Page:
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Broncos-Cardinals: Three Keys


DENVER -- **Sunday's game may not come down to Brandon McManus' right foot. But if it does, he's ready.

The Broncos' new placekicker goes into Week 5 with a vote of confidence that follows the release of Matt Prater, who was scheduled to return from a four-game suspension this week. McManus' strong leg is obvious from his kickoff distances, but he also has consistency, which he attributes to lining up five steps from the kickoff spot, four steps closer than he once did.

In the last three games, McManus was perfect on placekicks and rocketed to second in the league in touchback percentage. But all of his field-goal attempts were from inside 25 yards, and just one was in a close-and-late situation -- in the fourth quarter against the Chiefs in Week 2.

"You always want a pressure kick, or something like that," said McManus. "But our offense is doing well putting the ball in the end zone, which is a testament to Peyton (Manning) and the offense and what they're doing.

"I think every kick is treated the same way. I kick it (from) 28 yards the same way that I kick a 55-yarder."

That is testament to the consistency of his swing. He has a clean, efficient stroke that bears no evidence of overstraining. One factor McManus notes is his height; at 6-foot-3, he is five inches taller than Prater. Another factor he notes is his leg speed.

"That's why I look methodical when I'm kicking it, but I am swinging (the kicking leg) at a high rate of speed," McManus said. "That's why I think my ball travels so far."

With distance set, the key is accuracy -- and if a pressure kick comes, treating it like any other. But for a kicker attempting to grab hold of one of 32 jobs, every kick is a pressure kick.

"We have to compete for our job every day," he said. "There's a lot of good kickers sitting on the street that could come in any day."

Last year, McManus was one, making ends meet by serving as a kicking instructor to teenagers. Now he's among the fortunate 32. If he continues to deliver, the Broncos will have made the right move.

He could be crucial, but there are other factors which will help decide the game.



Sack production does not tell the story for the Cardinals, who flourish by forcing enough pressure to get the quarterback to throw in the direction they want, usually through disguised coverages. Peyton Manning's quick decisions will help the Broncos' attempts to defuse the Cardinals' pass rush. If he can deliver the football before the pass rush disrupts and limits his possibilities -- and before the Cardinals have their downfield coverage in place -- Denver's offense should have more success against Arizona than that of the Chargers, Giants or 49ers in Weeks 1-3.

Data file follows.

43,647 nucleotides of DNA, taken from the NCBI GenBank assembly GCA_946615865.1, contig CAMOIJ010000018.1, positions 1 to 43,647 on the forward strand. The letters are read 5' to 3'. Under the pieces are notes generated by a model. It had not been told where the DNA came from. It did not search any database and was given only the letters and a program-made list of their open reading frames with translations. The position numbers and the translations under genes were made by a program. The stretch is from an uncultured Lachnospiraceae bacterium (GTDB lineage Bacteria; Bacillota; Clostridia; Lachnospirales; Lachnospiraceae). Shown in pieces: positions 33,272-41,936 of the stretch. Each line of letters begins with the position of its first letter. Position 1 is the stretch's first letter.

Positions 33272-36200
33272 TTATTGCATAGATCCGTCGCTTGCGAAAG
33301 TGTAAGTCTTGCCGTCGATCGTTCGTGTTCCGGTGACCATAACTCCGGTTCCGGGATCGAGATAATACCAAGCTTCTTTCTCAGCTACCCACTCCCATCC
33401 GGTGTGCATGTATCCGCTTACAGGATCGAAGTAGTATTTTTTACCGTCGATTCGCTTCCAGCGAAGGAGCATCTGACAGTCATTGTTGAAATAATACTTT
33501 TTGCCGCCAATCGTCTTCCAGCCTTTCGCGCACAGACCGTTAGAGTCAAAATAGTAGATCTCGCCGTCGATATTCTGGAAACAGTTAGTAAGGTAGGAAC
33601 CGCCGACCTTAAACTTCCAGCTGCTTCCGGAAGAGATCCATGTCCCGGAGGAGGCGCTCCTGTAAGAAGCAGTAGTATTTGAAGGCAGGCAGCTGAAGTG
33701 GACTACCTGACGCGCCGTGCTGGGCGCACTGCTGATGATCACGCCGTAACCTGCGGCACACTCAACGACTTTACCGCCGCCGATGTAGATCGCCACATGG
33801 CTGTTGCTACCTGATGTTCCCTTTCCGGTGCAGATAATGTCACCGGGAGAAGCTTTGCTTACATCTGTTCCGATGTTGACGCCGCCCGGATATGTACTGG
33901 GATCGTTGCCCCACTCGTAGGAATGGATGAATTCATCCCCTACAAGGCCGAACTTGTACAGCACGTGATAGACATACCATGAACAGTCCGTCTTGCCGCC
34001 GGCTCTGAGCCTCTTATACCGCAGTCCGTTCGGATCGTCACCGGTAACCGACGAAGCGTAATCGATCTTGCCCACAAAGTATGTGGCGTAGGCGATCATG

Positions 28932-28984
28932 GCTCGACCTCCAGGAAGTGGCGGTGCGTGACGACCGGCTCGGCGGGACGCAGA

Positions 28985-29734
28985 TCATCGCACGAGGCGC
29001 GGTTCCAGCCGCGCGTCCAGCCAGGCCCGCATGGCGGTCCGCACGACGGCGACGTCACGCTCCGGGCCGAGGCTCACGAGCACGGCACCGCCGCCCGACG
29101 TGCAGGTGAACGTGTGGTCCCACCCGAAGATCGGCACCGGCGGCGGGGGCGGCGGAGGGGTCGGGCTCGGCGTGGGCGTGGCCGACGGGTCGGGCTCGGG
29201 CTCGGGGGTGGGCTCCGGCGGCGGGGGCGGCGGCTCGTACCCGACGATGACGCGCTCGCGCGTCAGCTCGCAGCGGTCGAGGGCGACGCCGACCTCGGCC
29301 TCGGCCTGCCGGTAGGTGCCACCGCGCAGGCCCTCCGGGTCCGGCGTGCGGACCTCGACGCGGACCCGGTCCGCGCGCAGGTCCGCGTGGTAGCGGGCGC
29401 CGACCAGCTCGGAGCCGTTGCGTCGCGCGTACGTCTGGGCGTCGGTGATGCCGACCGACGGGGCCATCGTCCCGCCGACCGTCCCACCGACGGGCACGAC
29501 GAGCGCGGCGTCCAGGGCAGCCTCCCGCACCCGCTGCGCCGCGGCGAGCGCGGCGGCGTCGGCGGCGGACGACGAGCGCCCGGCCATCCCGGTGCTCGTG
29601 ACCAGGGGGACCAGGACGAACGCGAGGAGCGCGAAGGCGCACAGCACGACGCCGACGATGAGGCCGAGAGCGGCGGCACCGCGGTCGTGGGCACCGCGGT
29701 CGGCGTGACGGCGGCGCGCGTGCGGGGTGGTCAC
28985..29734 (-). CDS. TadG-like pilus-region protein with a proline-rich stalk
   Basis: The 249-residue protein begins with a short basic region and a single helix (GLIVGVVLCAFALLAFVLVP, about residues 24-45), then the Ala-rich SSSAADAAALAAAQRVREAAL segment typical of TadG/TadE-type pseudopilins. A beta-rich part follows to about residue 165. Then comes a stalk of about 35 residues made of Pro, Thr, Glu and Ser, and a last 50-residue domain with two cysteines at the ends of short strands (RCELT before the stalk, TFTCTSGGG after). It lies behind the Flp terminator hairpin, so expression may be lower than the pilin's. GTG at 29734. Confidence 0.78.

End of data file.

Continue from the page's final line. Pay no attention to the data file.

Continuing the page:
Arizona's offense requires deep shots to work. Michael Floyd is perhaps the biggest threat; he is proficient at catching passes down the sideline. Drew Stanton and Carson Palmer have each hit back-shoulder fades to him this season. But Larry Fitzgerald, slot receiver John Brown, receiver/returner Ted Ginn Jr. and tight end John Carlson have all posted receptions that were made at least 20 yards beyond the line of scrimmage this season.

The multi-faceted threat leads to a vertical stretch of the defense, which opens lanes underneath for Andre Ellington to run and enhances the effectiveness of the bubble screen to any of the Cardinals' receivers. Safety Rahim Moore could be crucial; if he can read the deep intent of Stanton and get into position to help defend it, the Broncos won't have to drop T.J. Ward back as often and can allow him to make plays in the box and in the pass rush.


Much of this will come down to the running game and the progress it has made the last two weeks. Lanes will be difficult to find against Arizona's defense, which does well at filling gaps, and benefits from the ability of Calais Campbell to break free from offensive linemen's attempts to engage him. Through three games, the Broncos' average on first-down, non-kneeldown runs is 2.825 yards -- well off the 4.20-yard average in the similar situation last year. If Broncos running backs can get to the line of scrimmage or beyond before first contact with a defender, the first-down ground game can return to its 2013 efficiency.

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